Obstructive Sleep Apnea Increases COVID-19 Severity
written by/ May 31, 2021
A new study published in BMJ Open Respiratory Research revealed that Obstructive Sleep Apnea (OSA) was an independent risk factor for developing a severe case of COVID-19 that requires hospitalization.
But, before we get ahead of ourselves, what is Obstructive Sleep Apnea?
Well, simply put, sleep apnea is a phenomenon that occurs during sleep where the sleeper stops breathing anywhere from 20 seconds to 3 minutes. Moreover, an estimated 22 million Americans suffer from sleep apnea — hence why it’s qualified as a “hidden epidemic.”
In addition, if breathing stops due to the blockage of air passageways, the apnea is characterized as obstructive.
Yet, how exactly does OSA increase the severity of COVID-19?
First of all, OSA was present in over 20% of the hospitalized COVID-19 patients in the study. Secondly, those with OSA and severe COVID-19 were over twice as likely to be hospitalized compared to other patients with severe COVID-19. Thirdly, OSA mostly affects overweight people, older adults, and men, which all fit the COVID-19 risk group as well.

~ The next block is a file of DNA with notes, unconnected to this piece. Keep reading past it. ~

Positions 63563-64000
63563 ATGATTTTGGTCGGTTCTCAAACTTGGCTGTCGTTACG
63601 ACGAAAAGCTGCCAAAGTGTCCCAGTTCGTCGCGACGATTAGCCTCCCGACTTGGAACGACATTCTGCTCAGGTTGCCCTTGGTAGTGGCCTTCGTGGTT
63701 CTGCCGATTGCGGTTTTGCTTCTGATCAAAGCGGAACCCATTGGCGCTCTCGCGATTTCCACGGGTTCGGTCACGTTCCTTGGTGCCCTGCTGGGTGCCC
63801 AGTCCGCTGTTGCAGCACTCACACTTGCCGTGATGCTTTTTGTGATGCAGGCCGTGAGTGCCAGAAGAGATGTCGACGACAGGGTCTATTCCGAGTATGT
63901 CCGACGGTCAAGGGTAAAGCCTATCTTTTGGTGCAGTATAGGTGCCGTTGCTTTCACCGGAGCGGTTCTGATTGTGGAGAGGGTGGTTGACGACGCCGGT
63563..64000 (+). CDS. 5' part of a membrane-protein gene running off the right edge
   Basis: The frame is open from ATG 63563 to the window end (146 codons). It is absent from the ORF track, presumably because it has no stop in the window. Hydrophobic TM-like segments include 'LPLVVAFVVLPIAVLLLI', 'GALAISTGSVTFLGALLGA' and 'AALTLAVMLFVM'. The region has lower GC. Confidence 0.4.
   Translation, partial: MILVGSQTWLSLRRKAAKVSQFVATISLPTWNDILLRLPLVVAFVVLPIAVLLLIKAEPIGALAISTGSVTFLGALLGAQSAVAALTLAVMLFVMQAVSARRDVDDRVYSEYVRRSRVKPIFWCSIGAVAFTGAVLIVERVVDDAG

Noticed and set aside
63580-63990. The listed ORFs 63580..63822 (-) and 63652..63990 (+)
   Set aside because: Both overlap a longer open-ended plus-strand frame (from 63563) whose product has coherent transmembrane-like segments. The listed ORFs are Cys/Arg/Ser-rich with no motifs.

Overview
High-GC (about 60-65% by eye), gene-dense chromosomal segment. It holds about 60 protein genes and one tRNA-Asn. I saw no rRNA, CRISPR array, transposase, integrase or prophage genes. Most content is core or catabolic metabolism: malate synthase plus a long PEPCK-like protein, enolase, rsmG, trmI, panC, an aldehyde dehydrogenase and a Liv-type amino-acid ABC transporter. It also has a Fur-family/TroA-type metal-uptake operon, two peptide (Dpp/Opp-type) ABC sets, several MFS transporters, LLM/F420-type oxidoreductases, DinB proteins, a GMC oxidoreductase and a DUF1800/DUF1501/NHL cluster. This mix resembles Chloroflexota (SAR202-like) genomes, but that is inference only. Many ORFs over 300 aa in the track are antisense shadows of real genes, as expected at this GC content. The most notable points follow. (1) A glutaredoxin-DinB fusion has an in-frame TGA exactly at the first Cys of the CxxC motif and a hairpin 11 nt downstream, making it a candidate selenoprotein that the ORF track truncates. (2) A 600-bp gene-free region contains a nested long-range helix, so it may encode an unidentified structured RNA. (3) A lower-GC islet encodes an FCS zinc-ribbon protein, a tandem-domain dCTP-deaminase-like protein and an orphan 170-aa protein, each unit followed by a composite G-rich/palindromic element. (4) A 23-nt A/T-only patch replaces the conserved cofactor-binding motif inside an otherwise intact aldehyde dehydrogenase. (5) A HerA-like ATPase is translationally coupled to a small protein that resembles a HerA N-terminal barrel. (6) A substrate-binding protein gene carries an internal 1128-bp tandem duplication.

OSA patients were represented in larger numbers both among the hospitalized and among those in need of more extended inpatient care.
The exact reasons behind this occurrence remain unknown. Yet, the correlation between sleep quality and immunity is the primary suspect.
Newer studies even show that poor sleep might affect COVID-19 vaccine efficacy.
As such, you may want to rethink your attitude towards treating your sleep apnea.
For example, you can try different methods such as proning or even using a CPAP machine to prevent a potential trip to the COVID-19 hospital wing.
At any rate, the question remains: will CPAP users (namely, severe OSA patients), just like those with Chronic Obstructive Pulmonary Disease (COPD), be prioritized for vaccination?